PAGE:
Biogen's shelved drug for Alzheimer's found to work
Biogen will ask US drug regulators to approve the company's experimental Alzheimer's therapy, reviving the nearly abandoned treatment after a new analysis of data from two failed clinical trials showed promising results.
The move by Biogen, if successful, would be the drug industry's most dramatic reversal of fortune in history.
The company said it made the decision after talking with the US Food and Drug Administration (FDA) and reviewing data that showed the therapy helped Alzheimer's patients' cognitive function and their ability to perform basic tasks.
In March, the company said a major trial of the drug, Aducanumab had been a failure. That announcement sent Biogen's shares down by more than 25pc and raised questions about the firm's future.
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Investors erased those losses in the minutes after the new announcement Tuesday, boosting Biogen shares by 35pc to about $300 (€269) in early trading - almost back to where the stock traded before the March plunge.
The Massachusetts-based drugmaker said in a statement that it plans to send its application to the FDA early next year.
It is developing the treatment in partnership with Japan's Eisai.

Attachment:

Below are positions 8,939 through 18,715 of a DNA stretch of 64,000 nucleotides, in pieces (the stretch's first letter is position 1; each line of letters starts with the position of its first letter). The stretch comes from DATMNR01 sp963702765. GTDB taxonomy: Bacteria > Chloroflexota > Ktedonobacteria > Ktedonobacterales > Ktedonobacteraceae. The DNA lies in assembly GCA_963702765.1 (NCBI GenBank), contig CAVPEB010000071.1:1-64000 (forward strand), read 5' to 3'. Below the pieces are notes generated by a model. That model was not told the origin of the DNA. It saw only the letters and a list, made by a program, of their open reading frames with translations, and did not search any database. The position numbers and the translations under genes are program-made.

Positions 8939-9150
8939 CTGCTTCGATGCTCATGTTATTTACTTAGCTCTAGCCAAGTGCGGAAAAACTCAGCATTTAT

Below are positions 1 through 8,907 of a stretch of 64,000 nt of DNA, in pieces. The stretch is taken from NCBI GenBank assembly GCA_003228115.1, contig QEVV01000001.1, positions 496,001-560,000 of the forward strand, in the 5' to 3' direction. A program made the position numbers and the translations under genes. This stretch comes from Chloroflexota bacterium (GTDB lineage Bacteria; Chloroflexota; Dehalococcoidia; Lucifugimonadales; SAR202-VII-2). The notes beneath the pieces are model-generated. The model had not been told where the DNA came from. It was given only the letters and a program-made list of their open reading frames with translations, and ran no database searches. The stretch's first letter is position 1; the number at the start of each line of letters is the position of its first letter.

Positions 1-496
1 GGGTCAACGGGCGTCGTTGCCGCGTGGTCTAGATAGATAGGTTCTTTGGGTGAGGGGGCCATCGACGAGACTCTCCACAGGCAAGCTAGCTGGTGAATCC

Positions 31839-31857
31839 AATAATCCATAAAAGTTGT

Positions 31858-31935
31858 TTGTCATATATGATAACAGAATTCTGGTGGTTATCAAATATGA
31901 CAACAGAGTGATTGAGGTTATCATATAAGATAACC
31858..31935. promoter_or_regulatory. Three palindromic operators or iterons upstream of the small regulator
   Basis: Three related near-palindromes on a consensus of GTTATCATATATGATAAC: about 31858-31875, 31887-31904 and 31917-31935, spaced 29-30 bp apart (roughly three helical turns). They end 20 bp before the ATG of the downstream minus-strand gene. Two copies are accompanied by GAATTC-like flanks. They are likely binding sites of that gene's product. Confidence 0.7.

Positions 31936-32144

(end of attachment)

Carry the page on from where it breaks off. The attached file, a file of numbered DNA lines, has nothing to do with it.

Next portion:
Biogen CEO Michel Vounatsos said the company met with the FDA Monday and got the agency's blessing to move ahead.
"We got clear support from the FDA," he said in a telephone interview.
The company does not believe it needs to conduct additional trials of the drug before moving ahead.
The company also reported third-quarter financial results on Tuesday, though last quarter's numbers will almost certainly be overwhelmed by investors' review of a drug that, if it reaches the market, would upend the industry and reset Biogen's future.
Adjusted earnings were $9.17 per share, topping the $8.27 per share average of analysts' estimates.
The Alzheimer's results are certain to receive closer-than-usual scrutiny from regulators and investors, as well as rival drugmakers who have abandoned other related treatments after similar, earlier setbacks.
In the new analysis, Biogen looked at data from the two final-stage trials of more than 3,000 patients.
A subset of patients treated with the highest dose of aducanumab had what the company said was a statistically significant slowing of decline of cognitive ability and basic activities of daily living.